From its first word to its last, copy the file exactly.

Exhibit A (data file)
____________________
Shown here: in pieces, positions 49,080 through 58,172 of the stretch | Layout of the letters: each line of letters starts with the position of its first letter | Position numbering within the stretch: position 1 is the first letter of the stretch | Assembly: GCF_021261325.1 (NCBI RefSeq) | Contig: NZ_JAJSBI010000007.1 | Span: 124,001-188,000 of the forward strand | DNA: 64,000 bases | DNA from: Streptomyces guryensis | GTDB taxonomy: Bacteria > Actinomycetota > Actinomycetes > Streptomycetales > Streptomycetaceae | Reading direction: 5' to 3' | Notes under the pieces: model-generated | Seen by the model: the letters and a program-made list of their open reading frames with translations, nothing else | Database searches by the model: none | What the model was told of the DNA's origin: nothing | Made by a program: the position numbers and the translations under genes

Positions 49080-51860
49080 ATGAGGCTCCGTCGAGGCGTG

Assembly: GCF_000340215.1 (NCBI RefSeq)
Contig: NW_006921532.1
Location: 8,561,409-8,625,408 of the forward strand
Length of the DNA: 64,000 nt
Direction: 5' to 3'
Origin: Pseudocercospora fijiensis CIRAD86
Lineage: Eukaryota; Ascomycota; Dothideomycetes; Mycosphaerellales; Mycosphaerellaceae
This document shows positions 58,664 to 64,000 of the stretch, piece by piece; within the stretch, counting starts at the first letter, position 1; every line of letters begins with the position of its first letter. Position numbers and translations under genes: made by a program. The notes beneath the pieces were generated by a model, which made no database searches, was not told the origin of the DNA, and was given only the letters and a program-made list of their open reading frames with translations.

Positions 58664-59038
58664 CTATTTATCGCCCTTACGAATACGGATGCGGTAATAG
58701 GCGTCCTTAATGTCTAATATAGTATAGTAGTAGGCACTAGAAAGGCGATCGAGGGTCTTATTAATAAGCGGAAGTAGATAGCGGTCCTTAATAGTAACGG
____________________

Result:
Shown here: in pieces, positions 49,080 through 58,172 of the stretch | Layout of the letters: each line of letters starts with the position of its first letter | Position numbering within the stretch: position 1 is the first letter of the stretch | Assembly: GCF_021261325.1 (NCBI RefSeq) | Contig: NZ_JAJSBI010000007.1 | Span: 124,001-188,000 of the forward strand | DNA: 64,000 bases | DNA from: Streptomyces guryensis | GTDB taxonomy: Bacteria > Actinomycetota > Actinomycetes > Streptomycetales > Streptomycetaceae | Reading direction: 5' to 3' | Notes under the pieces: model-generated | Seen by the model: the letters and a program-made list of their open reading frames with translations, nothing else | Database searches by the model: none | What the model was told of the DNA's origin: nothing | Made by a program: the position numbers and the translations under genes

Positions 49080-51860
49080 ATGAGGCTCCGTCGAGGCGTG

Assembly: GCF_000340215.1 (NCBI RefSeq)
Contig: NW_006921532.1
Location: 8,561,409-8,625,408 of the forward strand
Length of the DNA: 64,000 nt
Direction: 5' to 3'
Origin: Pseudocercospora fijiensis CIRAD86
Lineage: Eukaryota; Ascomycota; Dothideomycetes; Mycosphaerellales; Mycosphaerellaceae
This document shows positions 58,664 to 64,000 of the stretch, piece by piece; within the stretch, counting starts at the first letter, position 1; every line of letters begins with the position of its first letter. Position numbers and translations under genes: made by a program. The notes beneath the pieces were generated by a model, which made no database searches, was not told the origin of the DNA, and was given only the letters and a program-made list of their open reading frames with translations.

Positions 58664-59038
58664 CTATTTATCGCCCTTACGAATACGGATGCGGTAATAG
58701 GCGTCCTTAATGTCTAATATAGTATAGTAGTAGGCACTAGAAAGGCGATCGAGGGTCTTATTAATAAGCGGAAGTAGATAGCGGTCCTTAATAGTAACGG